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Gnthi sauton Know Thyself

2006 by Andrew Scholtz

Greek Spelling, Transliteration, Pronunciation, Translation


( without contraction blends the epsilon into the alpha-upsilon sound) Upper-case with letter names:
gamma nu omega theta iota sigma alpha upsilon tau omicron nu

Pronounced gnthi sauton (or seauton au as in ouch!) Translated Know thyself! (gnthi, a command form, = get to know, become acquainted with, learn [about], know)

Basic Information
long with mden agan (Nothing to excess!), often treated, as a defining byword of ancient Greek culture and thought Said to have been inscribed, along with mden agan, onto the wall of the forecourt of Apollos temple at Delphi Traditionally attributed to, among others, Chilon of Sparta (ca. 550 BCE) older certainly than either Socrates or Plato, with whom the saying is, nevertheless, closely associated

Mini-Essay
In the 1999 film The Matrix, there is a scene in the apartment of the character known as the Oracle. Above her kitchen door hangs a plaque with the following inscription, Nosce temet, which is a translation of gnthi sauton, Greek for Know thyself, from the temple of Apollo at Delphi. (Link here.) In context, the fitness of the proverb (whether for Neo or for the oracles ancient clients) seems fairly obvious. Those seeking Apollos guidance (through his mouthpiece, a priestess called the Pythia) needed first to know themselves before they could fit that guidance to their own situations. Just so, Neo must know himself first before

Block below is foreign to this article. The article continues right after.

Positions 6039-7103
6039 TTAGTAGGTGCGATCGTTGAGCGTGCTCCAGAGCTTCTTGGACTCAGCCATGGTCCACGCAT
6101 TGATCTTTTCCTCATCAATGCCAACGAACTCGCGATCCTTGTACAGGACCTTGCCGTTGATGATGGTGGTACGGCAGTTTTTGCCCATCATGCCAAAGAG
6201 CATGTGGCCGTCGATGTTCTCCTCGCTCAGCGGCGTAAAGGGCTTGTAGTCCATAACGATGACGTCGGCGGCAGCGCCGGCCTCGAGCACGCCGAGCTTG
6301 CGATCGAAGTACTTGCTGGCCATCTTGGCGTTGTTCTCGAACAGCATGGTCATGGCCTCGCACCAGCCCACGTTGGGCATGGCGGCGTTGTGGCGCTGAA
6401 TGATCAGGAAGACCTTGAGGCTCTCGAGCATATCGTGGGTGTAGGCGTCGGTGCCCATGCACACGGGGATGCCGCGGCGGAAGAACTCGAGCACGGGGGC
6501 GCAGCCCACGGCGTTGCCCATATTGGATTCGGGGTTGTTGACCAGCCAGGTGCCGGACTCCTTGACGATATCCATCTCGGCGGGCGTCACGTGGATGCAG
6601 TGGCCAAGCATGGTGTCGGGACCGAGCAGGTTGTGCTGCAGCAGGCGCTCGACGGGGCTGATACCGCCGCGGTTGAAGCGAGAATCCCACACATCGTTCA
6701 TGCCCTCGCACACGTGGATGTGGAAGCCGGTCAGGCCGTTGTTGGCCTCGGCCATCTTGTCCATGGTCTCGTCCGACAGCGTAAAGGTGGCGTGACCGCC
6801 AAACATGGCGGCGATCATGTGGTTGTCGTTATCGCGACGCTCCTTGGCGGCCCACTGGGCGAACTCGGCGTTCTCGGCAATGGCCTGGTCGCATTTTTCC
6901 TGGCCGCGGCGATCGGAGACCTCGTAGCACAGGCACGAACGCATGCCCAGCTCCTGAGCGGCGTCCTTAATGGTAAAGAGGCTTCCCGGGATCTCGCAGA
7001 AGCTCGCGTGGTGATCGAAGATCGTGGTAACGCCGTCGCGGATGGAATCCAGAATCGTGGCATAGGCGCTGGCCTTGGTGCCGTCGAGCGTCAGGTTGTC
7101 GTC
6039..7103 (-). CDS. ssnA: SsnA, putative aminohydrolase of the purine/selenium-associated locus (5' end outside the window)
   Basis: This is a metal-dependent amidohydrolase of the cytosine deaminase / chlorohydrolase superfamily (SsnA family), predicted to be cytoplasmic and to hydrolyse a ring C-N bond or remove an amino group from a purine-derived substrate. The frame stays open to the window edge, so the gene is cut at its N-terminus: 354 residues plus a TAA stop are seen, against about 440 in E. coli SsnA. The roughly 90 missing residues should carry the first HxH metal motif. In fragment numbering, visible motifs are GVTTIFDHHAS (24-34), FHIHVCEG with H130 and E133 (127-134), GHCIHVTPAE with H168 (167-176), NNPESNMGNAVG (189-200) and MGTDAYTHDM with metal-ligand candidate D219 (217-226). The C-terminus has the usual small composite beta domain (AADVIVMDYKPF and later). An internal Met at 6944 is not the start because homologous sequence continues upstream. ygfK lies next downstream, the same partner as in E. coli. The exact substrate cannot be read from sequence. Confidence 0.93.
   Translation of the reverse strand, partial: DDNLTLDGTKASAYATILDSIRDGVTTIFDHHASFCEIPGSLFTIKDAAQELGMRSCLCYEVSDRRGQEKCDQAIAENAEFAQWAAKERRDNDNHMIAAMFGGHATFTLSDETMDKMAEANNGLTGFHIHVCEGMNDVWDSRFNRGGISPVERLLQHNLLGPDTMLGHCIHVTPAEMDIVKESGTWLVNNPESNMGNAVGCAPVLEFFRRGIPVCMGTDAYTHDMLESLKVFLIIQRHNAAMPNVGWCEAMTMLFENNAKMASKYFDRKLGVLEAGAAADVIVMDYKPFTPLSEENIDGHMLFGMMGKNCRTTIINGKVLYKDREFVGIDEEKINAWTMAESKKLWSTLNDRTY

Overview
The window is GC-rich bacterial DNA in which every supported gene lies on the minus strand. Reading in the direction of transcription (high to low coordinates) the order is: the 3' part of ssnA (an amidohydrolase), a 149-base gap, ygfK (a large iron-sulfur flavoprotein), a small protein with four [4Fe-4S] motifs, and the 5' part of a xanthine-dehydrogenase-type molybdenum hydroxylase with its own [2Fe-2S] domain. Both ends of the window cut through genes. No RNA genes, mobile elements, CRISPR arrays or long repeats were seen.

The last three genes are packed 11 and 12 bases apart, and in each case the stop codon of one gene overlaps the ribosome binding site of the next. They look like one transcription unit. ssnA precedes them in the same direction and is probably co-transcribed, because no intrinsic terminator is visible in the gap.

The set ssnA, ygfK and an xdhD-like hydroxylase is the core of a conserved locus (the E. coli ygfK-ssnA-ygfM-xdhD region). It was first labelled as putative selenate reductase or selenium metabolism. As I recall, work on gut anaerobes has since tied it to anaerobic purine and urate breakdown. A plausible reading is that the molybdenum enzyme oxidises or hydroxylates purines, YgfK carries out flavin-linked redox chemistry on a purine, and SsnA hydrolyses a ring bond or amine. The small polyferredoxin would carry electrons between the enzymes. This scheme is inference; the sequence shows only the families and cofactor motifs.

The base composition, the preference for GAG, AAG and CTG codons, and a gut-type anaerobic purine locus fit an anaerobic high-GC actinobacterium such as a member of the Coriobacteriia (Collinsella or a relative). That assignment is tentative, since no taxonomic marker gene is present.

Know Thyself!

A. Scholtz

hell ever understand his destiny in relation to the situations fortune has placed him in. Or, as Socrates might put it, the unexamined life is not worth the living (Plato Symposium). As originally written in a local script, the saying could perhaps have looked somewhat as follows:

though thats really only a guess, nor is that my field. (For more on archaic Greek letter forms, visit the Poinikastas site.) At all events, this saying, which neither Socrates nor Plato came up with originally, plays an important part in the Socratic writings (ancient writings featuring/focused on Socrates) of Plato. (What little Socrates wrote, none of it philosophy, has not survived.) For Socrates, the most important knowledge to be pursued was self-knowledge. As for his own self-knowledge, what set him apart was that he knew that he didnt know, that he that he had much to learn. 1 He could, therefore, boast and were told that the Delphic Oracle backed him up on this of being wiser than anyone else: no one Socrates knew was as willing as he was to own up to his or her own ignorance. To face ones ignorance honestly becomes, then, the beginning of true knowledge. This theme of self-knowledge comes vividly to life in Greek tragedy. In Aeschylus Agamemnon, the chorus declares that Zeus has laid it down as law: from suffering, knowledge. In Sophocles Oedipus the King, tragic events unfold as the title character gradually learns the horrible truth of his own identity. Thus Oedipus the arrogant tyrant can see with his eyes but not with his mind. Not only cant he handle the truth of what hes done; he cant even handle the truth of who he really is: killer of his father, husband of his mother. Enlightenment comes hard for Oedipus, and when it does come, he gauges out his eyes and gives up the throne. Maybe, though, the effort to know oneself is self-indulgent, narcissistic. Or maybe not. Paradoxically, self-knowledge cannot be gained but through others; it is a crucially social form of knowledge. So, for instance, in Plato, by gazing into the eyes of your lover, you gaze into a window of the self. I turns out, then, to be

That fellow thinks he knows something, though he doesnt know it. Whereas I, just as I dont in fact know, neither do I think I do. At any rate, it seems that Im wiser than he at least by just this tiny little bit: in that I do not think I know what I in fact do not, Socrates in Plato Apology 21d.

Know Thyself!

A. Scholtz

just another word for we. (For more on Greek wisdom and Greek studies generally, visit http://classics.binghamton.edu/greek.htm.)